A volcano under a glacier in Iceland erupted Wednesday, melting ice, shooting smoke and steam into the air and forcing hundreds of people to leave their homes. The resulting ash plume has also halted air traffic over much of Europe. Scientists said the eruption under the ice cap was 10 to 20 times more powerful than an eruption from the that happened from the Eyjafjallajokullin Volcano late last month. “This is a very much more violent eruption because it’s interacting with ice and water,” said Andy Russell, an expert in glacial flooding at the University of Newcastle in northern England, in an article on the CBC website. The dramatic footage in the video here was released today, April 15, and satellite images, below, show how far the ash plume has traveled.
The iceland volcano sent a plume of ash and steam across the North Atlantic prompting airspace closures in the United Kingdom, Ireland, France, and Scandinavia, which then had a ripple effect, disrupting flights to and from other countries as well. Authorities could not say how long the airspace closure would last, and the ash’s spread threatened to force closures of additional airspace over the coming days.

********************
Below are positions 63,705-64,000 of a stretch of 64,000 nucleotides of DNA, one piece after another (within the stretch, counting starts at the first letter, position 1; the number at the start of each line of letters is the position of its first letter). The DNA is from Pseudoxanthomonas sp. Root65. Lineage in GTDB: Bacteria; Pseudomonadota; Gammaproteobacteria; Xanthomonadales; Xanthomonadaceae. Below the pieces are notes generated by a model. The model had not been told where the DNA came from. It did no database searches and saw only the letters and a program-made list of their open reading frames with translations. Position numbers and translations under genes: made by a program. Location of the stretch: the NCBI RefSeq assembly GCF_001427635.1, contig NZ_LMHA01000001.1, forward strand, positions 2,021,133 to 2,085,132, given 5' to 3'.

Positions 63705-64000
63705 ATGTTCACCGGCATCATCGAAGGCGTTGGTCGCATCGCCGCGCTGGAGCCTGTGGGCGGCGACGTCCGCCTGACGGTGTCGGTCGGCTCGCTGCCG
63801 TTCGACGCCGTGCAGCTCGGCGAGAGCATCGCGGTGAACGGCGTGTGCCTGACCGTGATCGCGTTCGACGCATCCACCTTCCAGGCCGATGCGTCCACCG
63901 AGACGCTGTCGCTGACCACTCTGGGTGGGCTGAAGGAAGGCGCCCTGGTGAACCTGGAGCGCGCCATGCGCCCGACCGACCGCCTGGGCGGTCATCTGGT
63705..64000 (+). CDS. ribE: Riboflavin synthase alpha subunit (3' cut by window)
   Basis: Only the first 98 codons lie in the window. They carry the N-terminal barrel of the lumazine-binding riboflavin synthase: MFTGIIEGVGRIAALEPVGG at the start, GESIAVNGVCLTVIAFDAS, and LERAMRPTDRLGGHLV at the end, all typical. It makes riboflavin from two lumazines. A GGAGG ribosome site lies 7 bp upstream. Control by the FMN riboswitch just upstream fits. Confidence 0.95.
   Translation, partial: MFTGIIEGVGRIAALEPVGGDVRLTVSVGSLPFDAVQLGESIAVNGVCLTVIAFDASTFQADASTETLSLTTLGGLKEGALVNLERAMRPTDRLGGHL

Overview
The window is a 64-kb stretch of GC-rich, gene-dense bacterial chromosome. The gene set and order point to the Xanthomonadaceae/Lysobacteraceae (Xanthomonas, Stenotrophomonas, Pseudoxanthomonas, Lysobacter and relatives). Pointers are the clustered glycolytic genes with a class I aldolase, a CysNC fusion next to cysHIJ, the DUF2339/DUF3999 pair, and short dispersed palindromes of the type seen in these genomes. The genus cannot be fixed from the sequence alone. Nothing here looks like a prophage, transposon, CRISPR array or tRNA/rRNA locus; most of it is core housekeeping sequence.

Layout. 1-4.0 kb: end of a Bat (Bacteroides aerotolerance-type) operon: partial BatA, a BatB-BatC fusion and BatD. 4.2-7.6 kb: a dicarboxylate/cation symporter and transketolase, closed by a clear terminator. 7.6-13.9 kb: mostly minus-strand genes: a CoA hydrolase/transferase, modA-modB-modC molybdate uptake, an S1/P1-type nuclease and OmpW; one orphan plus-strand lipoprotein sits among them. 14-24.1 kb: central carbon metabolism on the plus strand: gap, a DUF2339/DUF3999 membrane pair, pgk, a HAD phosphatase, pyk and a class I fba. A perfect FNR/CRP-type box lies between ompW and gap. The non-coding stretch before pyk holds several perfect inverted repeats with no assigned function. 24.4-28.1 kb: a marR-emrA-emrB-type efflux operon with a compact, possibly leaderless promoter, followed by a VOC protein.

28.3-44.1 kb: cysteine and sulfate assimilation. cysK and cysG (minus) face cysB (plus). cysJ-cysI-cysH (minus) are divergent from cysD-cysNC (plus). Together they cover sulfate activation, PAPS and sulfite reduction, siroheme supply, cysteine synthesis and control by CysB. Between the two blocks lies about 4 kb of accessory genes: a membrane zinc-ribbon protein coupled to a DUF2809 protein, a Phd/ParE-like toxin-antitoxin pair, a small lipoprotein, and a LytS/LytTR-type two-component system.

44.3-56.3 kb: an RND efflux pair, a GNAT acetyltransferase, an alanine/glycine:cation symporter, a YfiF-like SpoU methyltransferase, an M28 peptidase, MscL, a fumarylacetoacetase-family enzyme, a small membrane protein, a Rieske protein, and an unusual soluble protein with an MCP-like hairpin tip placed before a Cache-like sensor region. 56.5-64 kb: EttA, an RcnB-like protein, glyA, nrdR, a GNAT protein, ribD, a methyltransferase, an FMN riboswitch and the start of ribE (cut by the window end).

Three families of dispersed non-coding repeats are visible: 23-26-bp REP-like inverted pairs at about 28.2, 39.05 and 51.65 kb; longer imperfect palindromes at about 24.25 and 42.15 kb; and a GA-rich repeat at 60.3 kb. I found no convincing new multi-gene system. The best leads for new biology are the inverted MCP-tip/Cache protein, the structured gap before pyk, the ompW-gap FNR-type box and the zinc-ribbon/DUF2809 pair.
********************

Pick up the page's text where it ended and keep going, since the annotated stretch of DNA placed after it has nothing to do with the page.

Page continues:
This natural-color satellite image shows the area of the eruption on April 1, when a new vent opened up. The image was acquired by the Advanced Land Imager (ALI) aboard NASA’s Earth Observing-1 (EO-1) satellite.
The volcano, about 120 kilometres east of Reykjavik, erupted March 20 after almost 200 years of silence.
Pall Einarsson, a geophysicist at the University of Iceland, said magma was melting a hole in the thick ice covering the volcano’s crater, sending water coursing down the glacier, and causing widespread flooding.
Iceland’s main coastal ring road was closed near the volcano, and workers smashed a hole in the highway in a bid to give the rushing water a clear route to the coast and prevent a major bridge from being swept away.